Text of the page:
Is there officially a 'first family' in the Los Angeles taco world? There may be, thanks to Chef Ricardo Diaz and his clan.
Diaz's family is responsible for the Southern California seafood mini-chain El Siete Mares, whose Silver Lake walk-up stand we profiled last year. (If you're in the mood for fish tacos and want to give them a shot, opt for the fried shrimp tacos dorados.) And if that wasn't enough, chef Diaz himself helped open Guisados, one of the most celebrated taco spots in the entire city, before splitting with partner Armando de la Torre and leavving the stewed taco empire to him (for now at least). Then, just last month, we talked lovingly about the mole fries and cochinita pibil at Bizarra Capital, Diaz's slightly upscaled beer bar and Mexican food outpost in Whittier.
Angelenos have barely had time to push away from the table and wipe our mouths before word of another Ricardo Diaz operation spreads like salsa down our shirt. This time, Diaz is back to take on the world of stewed meat tacos with a spacious, open eatery all the way out in La Puente. Known as Colonia Taco Lounge, the dark and roomy restaurant is part Bizarra—lots of puffy booths and a solid beer list—and part Guisados, thanks to hand-patted tortillas, simmered meat taco options, and long, deep flavors.
And speaking of family, Colonia Taco Lounge is actually a collaboration between Diaz and his sister, who runs (what else) a Michelin-starred taco spot in Napa known as La Taquiza Fish Taco. Need more evidence? Diaz's brother-in-law Patrick Aguirre has spent time baking bread in Yountville for Bouchon and AOC in Los Angeles before that. What a culinary family tree.
With that much kitchen acumen running in the family's veins, it's not surprising that Colonia Taco Lounge is quickly being considered one of the best taco restaurants in Los Angeles. Open since the beginning of August, Colonia has already earned praise from the city's own Jonathan Gold for their fried cauliflower tacos, which come dashed with a bit of salsa and cream. Bill Esparza, our city's taco-talking kingpin, says that Colonia is "more ambitious than his original menu at Guisados." High praise indeed.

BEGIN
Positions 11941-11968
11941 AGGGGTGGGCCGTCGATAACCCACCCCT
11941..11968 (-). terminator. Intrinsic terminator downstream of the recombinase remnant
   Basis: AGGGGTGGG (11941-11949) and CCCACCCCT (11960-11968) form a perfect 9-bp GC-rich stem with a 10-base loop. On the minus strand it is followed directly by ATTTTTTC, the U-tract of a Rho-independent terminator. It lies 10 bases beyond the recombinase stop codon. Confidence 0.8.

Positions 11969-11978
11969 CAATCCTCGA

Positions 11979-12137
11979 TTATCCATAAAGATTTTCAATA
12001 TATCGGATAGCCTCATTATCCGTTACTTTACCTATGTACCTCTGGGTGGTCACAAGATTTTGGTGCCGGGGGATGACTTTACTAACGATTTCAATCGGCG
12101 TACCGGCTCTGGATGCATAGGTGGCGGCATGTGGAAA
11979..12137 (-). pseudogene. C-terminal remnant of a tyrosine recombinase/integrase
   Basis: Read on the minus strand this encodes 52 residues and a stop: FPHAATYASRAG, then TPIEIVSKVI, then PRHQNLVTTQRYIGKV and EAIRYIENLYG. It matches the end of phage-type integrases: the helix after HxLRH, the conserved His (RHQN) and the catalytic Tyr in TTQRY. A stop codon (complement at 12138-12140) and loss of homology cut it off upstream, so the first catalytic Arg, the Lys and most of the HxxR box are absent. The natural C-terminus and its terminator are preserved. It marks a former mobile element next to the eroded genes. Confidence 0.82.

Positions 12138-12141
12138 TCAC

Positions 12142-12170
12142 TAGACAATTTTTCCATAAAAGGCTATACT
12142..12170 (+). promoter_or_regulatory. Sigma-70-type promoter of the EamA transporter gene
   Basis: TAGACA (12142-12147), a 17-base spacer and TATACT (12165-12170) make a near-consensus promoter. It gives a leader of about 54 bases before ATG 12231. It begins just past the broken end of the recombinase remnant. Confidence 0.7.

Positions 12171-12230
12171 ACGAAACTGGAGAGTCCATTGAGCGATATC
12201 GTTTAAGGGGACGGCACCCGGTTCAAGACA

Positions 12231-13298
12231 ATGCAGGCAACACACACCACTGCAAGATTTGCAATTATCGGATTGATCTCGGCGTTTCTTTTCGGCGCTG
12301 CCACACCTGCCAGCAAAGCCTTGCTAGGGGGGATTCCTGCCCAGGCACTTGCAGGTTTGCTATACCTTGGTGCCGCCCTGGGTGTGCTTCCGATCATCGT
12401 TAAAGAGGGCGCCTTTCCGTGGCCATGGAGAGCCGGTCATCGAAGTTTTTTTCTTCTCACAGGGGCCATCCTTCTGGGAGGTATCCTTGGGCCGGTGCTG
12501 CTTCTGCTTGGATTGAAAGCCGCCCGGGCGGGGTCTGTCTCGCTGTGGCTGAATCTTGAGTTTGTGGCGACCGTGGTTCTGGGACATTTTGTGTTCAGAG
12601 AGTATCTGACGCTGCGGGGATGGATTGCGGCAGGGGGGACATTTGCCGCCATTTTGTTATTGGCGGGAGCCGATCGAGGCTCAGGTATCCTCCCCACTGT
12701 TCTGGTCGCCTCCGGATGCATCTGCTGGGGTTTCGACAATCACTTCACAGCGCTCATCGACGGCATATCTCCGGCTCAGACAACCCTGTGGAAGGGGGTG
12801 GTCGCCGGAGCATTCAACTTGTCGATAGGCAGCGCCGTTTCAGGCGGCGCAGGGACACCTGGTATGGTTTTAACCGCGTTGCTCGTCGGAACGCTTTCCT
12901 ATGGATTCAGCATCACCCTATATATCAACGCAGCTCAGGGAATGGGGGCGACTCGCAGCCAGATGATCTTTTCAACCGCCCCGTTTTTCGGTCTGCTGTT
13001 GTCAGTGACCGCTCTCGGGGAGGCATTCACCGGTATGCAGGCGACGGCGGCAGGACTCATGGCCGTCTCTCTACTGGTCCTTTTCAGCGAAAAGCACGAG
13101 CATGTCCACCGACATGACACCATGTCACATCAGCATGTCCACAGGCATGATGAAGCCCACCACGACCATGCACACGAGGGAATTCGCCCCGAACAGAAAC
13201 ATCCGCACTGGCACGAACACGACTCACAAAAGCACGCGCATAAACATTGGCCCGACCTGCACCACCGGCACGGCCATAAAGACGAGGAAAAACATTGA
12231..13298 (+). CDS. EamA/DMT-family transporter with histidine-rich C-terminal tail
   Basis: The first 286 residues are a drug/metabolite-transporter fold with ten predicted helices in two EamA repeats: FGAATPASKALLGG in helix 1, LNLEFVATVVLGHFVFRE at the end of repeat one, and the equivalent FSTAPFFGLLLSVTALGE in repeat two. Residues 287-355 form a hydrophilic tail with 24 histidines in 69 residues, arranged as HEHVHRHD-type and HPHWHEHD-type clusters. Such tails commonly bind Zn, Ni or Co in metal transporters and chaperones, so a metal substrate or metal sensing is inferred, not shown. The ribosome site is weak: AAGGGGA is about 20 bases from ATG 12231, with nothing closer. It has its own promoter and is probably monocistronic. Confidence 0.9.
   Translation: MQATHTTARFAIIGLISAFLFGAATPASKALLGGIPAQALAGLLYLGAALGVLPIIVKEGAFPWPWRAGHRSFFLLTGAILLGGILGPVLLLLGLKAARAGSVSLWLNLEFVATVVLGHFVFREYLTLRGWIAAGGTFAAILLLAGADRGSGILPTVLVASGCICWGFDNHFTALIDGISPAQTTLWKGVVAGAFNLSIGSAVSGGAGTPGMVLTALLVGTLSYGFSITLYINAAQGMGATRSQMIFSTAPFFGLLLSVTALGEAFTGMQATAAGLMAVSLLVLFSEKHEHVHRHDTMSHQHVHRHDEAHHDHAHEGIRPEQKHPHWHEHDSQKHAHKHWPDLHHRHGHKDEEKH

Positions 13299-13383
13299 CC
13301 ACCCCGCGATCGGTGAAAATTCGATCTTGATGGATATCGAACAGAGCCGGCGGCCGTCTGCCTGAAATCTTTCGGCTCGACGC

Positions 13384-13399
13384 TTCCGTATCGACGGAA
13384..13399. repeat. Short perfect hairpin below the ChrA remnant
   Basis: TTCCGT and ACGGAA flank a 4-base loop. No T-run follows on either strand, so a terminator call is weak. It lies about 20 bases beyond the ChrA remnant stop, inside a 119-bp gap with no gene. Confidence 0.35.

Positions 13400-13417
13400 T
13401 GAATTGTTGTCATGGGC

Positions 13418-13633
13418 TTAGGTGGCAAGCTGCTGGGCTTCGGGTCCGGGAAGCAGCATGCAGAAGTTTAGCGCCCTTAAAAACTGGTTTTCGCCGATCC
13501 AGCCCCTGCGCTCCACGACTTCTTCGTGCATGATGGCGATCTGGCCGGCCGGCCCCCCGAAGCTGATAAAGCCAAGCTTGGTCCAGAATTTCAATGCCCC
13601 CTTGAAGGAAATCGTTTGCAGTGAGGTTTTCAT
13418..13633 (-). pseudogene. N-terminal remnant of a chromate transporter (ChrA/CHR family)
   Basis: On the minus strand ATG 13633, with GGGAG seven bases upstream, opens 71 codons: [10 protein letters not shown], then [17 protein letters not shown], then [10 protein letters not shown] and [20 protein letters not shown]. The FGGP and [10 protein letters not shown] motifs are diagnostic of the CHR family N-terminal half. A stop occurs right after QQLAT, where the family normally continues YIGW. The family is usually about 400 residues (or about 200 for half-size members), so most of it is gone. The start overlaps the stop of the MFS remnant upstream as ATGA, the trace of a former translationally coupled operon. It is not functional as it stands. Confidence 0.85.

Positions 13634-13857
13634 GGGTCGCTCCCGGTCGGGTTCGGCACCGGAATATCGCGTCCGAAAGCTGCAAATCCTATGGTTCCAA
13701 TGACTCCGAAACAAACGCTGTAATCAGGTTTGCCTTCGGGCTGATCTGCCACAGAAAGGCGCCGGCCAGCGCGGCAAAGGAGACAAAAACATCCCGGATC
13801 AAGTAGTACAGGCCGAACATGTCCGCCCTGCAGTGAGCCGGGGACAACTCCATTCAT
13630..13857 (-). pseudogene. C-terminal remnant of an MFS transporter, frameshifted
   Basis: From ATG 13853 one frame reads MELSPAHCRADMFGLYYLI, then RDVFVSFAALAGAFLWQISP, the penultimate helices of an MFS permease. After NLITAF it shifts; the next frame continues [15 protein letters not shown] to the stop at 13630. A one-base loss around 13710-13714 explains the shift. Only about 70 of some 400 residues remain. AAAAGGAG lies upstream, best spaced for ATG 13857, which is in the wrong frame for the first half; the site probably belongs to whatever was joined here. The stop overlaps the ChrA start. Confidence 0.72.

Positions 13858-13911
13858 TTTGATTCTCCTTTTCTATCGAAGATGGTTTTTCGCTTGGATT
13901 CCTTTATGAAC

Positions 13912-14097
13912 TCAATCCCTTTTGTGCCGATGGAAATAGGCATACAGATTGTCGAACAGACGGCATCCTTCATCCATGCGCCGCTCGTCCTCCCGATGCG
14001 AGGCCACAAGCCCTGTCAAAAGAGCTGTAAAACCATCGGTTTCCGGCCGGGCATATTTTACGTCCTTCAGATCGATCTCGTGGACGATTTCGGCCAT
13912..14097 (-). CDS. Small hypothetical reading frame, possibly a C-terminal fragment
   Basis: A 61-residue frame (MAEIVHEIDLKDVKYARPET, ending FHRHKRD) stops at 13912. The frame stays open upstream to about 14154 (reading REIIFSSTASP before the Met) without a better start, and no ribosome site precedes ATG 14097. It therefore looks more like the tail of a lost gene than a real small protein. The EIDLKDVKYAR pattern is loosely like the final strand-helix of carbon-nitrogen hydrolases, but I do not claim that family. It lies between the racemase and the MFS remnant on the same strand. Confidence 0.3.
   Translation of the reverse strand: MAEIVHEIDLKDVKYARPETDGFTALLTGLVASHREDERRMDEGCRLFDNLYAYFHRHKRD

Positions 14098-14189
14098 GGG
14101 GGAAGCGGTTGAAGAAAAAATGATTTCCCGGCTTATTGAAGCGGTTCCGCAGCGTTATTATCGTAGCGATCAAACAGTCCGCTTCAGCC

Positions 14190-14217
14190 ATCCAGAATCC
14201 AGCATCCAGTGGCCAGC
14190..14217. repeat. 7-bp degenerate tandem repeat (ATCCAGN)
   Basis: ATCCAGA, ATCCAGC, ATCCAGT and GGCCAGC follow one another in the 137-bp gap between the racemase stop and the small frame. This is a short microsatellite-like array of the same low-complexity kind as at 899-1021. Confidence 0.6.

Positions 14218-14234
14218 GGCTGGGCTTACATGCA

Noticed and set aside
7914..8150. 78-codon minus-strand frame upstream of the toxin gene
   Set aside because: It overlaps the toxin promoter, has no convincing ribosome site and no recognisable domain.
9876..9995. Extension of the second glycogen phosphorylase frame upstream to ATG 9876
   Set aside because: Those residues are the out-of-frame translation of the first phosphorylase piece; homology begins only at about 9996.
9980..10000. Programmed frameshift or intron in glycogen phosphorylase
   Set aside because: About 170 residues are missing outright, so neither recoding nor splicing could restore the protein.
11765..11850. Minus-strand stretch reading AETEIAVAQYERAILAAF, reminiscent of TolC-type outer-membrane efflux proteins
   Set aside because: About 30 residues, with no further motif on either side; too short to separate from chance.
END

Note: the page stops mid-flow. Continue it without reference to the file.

As usual in all things Mexican food in L.A., both men are spot on. Not only is Colonia Taco Lounge elevating the braised and stewed taco game, but their more straightforward options are equally enticing. Case in point: the Sonora ($5), a grilled steak taco that, to the untrained eye, looks like a straightforward carne asada. But with a bright, fresh salsa verde and a drape of grilled green onions, the thick, tender beef shines well beyond the stuff offered at your local corner taco stand. The same is true of the Tesmole ($4) a masa-thickened mole sauce with thin chile ribbons and enough nubs of chicken to give your teeth something to sink into.
If you'd like to give Diaz's stewed offerings a try, opt for the Estofado ($3), a braised beef concotion that subverts the Oaxacan taco tradition through an East L.A. filter. The beef is tender and juicy, with freshly chopped white onions for a change of texture. And for anyone looking to embrace the fussy Taco 2.0 movement (you know, those people that call themselves "urban taco fabricators"), there is Campion, a mix of seared queso fresco, thick strips of bacon, a touch of hatch chiles and avocado.
Finally, a word about the tortillas as Colonia Taco Lounge. While the thick, hand-patted version at Guisados are among the city's freshest, they can at times bit a tad too much to work through, or even (gasp) the slightest bit gummy. At Colonia, the tortillas are thinner but no less delicious, with delicately warmed spots and roughly hewn edges that show off the handiwork being done in the back. Sturdy enough to stand up to Diaz's stews, these are some supremely well-engineered tortillas.
If drinks are your thing, Colonia Taco Lounge offers craft beer classics like Dogfish Head 90 Minute IPA, Ninkasi Tricerahops, and a blonde ale from Cucapa in Mexico. Cocktails like the Pepino Vago, with vodka, pineapple and cucumber can be found on the chalkboard menu as well, along with straightforward margaritas, mai tais and the Oaxaca Calling, which mixes vodka, lime and a smoky mezcal.
As a follow up—already—to Colonia Taco Lounge, Diaz and his family plan to swap out a sit down El Siete Mares in Silver Lake for a fried tacos dorados spot, which should further solidify his taco reign in Los Angeles. Until then, Angelenos will just have to make the drive out to La Puente for focused craft beer, mezcal cocktails, and some of the best tacos in all of Los Angeles county.
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